Regarding Muslim unity, leading religious scholar and academician Mufti Ghulam-ur-Rahman says:
Academic disagreements are inevitable due to objective conditions, mental levels and intellectual diversities, but these variances must remain within the limits of difference of opinions and making these disagreements as the cause of mutual misunderstanding, discord and conflicts is no wisdom. Everyone has the right to express his opinion and if anyone shows divergence he should not be rejected by giving his views an emotional colour. Instead of arousing sentimental feelings, we should show seriousness, taking into consideration rationalism and arguments and resort to dialogue to create mutual understanding so that good prevails instead of evil and benefits are achieved as against suffering losses.
Ulamas are clear on the point that unity among Muslims never means all Muslims give up their standpoints and become one because everyone knows it is impossible to happen so, as is evident from the above mentioned account of Mufti Ghulam Rahman. Stressing the same point, Maulana Muhammad Khan Shirani suggests the way of tolerance, harmony and concord. He says:
If unity among different Muslim sects means uniformity in both the thoughts and practices, it is not possible. Adhering to one’s opinion and sets of belief, everyone must not deem it final and not start quarrelling with others on the basis of it and such a kind of approach is the right way.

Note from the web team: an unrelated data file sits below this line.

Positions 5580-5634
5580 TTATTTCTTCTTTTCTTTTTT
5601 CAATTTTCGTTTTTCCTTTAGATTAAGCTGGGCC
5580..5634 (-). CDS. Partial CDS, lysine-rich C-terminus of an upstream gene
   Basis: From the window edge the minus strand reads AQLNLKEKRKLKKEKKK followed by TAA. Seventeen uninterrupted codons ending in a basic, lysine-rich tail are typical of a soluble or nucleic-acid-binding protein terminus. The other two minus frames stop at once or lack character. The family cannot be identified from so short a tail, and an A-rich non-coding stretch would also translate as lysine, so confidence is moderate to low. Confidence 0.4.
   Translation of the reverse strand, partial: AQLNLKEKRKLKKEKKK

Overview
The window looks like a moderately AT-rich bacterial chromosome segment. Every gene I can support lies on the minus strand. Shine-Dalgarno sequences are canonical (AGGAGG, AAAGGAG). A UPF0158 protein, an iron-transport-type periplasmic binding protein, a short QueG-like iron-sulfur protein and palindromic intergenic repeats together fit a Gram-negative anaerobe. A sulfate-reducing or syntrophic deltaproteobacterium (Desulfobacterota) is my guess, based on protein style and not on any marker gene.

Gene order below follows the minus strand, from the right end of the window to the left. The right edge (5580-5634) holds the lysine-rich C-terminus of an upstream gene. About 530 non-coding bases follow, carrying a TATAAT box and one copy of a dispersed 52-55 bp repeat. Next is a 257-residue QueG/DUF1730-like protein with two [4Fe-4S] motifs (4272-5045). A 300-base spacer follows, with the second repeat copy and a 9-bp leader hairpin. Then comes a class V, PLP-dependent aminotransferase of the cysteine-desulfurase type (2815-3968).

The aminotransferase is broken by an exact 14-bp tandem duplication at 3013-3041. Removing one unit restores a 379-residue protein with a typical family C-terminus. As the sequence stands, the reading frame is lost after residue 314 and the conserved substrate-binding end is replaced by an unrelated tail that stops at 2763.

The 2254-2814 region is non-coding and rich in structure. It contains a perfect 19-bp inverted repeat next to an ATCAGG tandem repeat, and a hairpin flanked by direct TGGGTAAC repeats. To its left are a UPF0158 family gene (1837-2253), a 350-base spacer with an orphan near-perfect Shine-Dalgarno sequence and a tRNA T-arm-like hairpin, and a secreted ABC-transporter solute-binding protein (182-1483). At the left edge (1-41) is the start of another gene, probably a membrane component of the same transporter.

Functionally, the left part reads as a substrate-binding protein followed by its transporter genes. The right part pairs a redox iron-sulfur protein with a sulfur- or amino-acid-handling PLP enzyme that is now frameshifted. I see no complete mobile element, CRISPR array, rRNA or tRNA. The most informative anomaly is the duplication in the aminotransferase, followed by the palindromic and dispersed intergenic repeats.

In order to create unity and proximity among Muslims, a way according to some feeling the pain of the Ummah is to devise the curriculum and create the atmosphere of Madrasas (religious institutions) in a manner that the followers of different sects can get admissions in every Madrasa. Declaring the policy of his Madrasa Darul Uloom Haqqania Akora Khattak, Maulana Anwarul Haq says:
We will certainly admit a student of Barelvi thought in our institution. Several students belonging to families of Barelvi background are studying in our Madrasa. Even the son of Jamaat-e-Islami district amir is getting religious education here as is the son as well as the brother of Maulana Noor-ul-Haq Qadri.
Maulana Anwarul Haq further says:
There is another alim belonging to Barelvi sect who is allied to a very big Masjid (mosque) in Hayatabad and also has a Madrasa of his own. His son is also gaining knowledge here. There are no such restrictions here and anyone being faithful to any sect came come and study here.
At this moment, Maulana Rashidul Haq, who is teaching at Darul Uloom Haqqania and is also the son of Maulana Samiul Haq, goes on to say:
There is definitely no bar from our side even if one belongs to the Shia sect.
For this to happen, it is evident that we have to sit together and talk about the need of having such a curriculum that is shared by all the sects or that takes care of the needs of all the sects. However, the most important point is to create such an ambience in which students from all the denominations find intimacy and a feeling of belonging. In this regard, citing his Madrasa, Maulana Anwarul Haq says:
There is no talk against any sect in our preaching and lessons. I have been imparting religious education for 46 years and have never even thought to speak against the Shia sect.
When his attention was drawn toward the perception that in Madrasas of every sect hatred towards other sects is inculcated in the minds of people studying there, Maulana Rashidul Haq says:
It is a propaganda to say that hatred against each other is drilled into the heads of students studying in religious institutions.
However, on the subject of imparting Jihadi education in Madrasas, Maulana Anwarul Haq says as a further remark on the occasion:
As far as Jihad is concerned, it is part and parcel of Islam and there are Quranic verses in this respect.
Note: This is an extract from the book titled, ‘The religious sects of Pakistan’ (Pakistan ky Deeny Masalik).